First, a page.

Barbara Kingsolver’s The Bean Trees has a lot of the same themes as her best known work, The Poisonwood Bible: family (and what makes one), culture shock, morality, and how outsiders are treated. Unlike PB, this is a quick read, less upsetting, but also a bit less impactful, at least to me.
Missy/Taylor Greer is brought up in rural Kentucky, and is determined to make her way out of it someday. She stays in school, avoids getting pregnant (apparently half of her female class ends up dropping out of school because of pregnancy), and even gets a job at a hospital. After buying a car and saying goodbye to her loving, fantastic mother (seriously, loved her!), she takes off for the mountains of the west. And along the way, picks up the one thing she told herself she never wanted: a child. Taylor and Turtle, the silent American Indian girl she’s now caring for, make their way to Tucson and make a family for themselves among a cast of eclectic, warm characters.
Almost despite myself, I really liked everyone in the book. Taylor is so naive as to be almost childlike, and like a child, she expresses wonder and acceptance of all the good she’s shown. Mattie, garage owner and an immigrants-rights advocate (well, more than advocate…) was straight-up awesome. Lou Ann had me laughing, and even reminded me a bit of my own mother. Again, Kingsolver proves that she just writes great, strong, funny, well-rounded female characters that you’d be happy to call your friends.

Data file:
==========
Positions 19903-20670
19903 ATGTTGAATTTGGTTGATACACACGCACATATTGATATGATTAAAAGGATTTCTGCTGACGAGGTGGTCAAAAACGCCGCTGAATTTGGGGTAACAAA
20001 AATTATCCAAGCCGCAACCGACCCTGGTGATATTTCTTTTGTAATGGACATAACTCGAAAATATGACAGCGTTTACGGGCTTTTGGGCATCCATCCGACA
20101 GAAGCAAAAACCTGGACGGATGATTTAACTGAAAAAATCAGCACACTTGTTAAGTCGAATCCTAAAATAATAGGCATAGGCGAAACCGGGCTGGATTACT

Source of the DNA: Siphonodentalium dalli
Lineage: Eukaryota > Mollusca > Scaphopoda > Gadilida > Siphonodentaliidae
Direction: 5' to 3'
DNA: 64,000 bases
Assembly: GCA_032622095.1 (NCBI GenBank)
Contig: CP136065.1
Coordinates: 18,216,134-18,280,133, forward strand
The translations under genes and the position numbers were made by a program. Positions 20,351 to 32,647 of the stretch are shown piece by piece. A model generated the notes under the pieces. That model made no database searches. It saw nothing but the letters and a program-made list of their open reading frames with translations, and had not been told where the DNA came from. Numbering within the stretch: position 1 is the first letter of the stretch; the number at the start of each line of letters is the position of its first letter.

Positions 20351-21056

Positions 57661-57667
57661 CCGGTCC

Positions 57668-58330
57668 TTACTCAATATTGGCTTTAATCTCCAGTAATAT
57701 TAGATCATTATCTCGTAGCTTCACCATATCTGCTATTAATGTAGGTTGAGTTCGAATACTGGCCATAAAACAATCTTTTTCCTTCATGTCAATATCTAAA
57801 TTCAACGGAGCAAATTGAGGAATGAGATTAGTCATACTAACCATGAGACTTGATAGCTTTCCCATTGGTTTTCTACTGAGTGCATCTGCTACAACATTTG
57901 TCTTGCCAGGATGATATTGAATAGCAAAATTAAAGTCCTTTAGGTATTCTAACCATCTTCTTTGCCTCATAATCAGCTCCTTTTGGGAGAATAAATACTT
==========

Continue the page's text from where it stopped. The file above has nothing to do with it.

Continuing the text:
The one thing I couldn’t get over–and perhaps this is a limitation on my part, as a reader–was how differently I would have handled everything from Taylor. Her way made for much more interesting reading, I’m sure, but it stretched my suspension of disbelief that a) a woman tells you to take a baby and b) you DO, without demanding answers or checking over the baby to see if it’s injured or anything. It’s what the whole novel is built on, and it was pretty shaky ground for me.
Otherwise, though, I did love the characters themselves, and the themes that families can be made, not born. Taylor’s relationship with Turtle was really moving, as a mother and daughter who sort of fell into one anothers’ lives and ended up being exactly what the other needed. Estevan and Esperanza’s side story was also handled sensitively and interestingly, and gave the book an added dimension that I wasn’t expecting–immigration and morality.
Overall it’s interesting to see how her writing and story-telling has matured, from The Bean Trees all the way to Prodigal Summer. I would recommend it to fans of Kingsolver and women’s lit, definitely.
This is my final fiction read for the Women Unbound Challenge. One nonfiction left to go before I reach the Bluestocking level! 🙂
Bookwanderer Rating: Three and a half stars
Bookwanderer Tagline: Taylor and Turtle make two!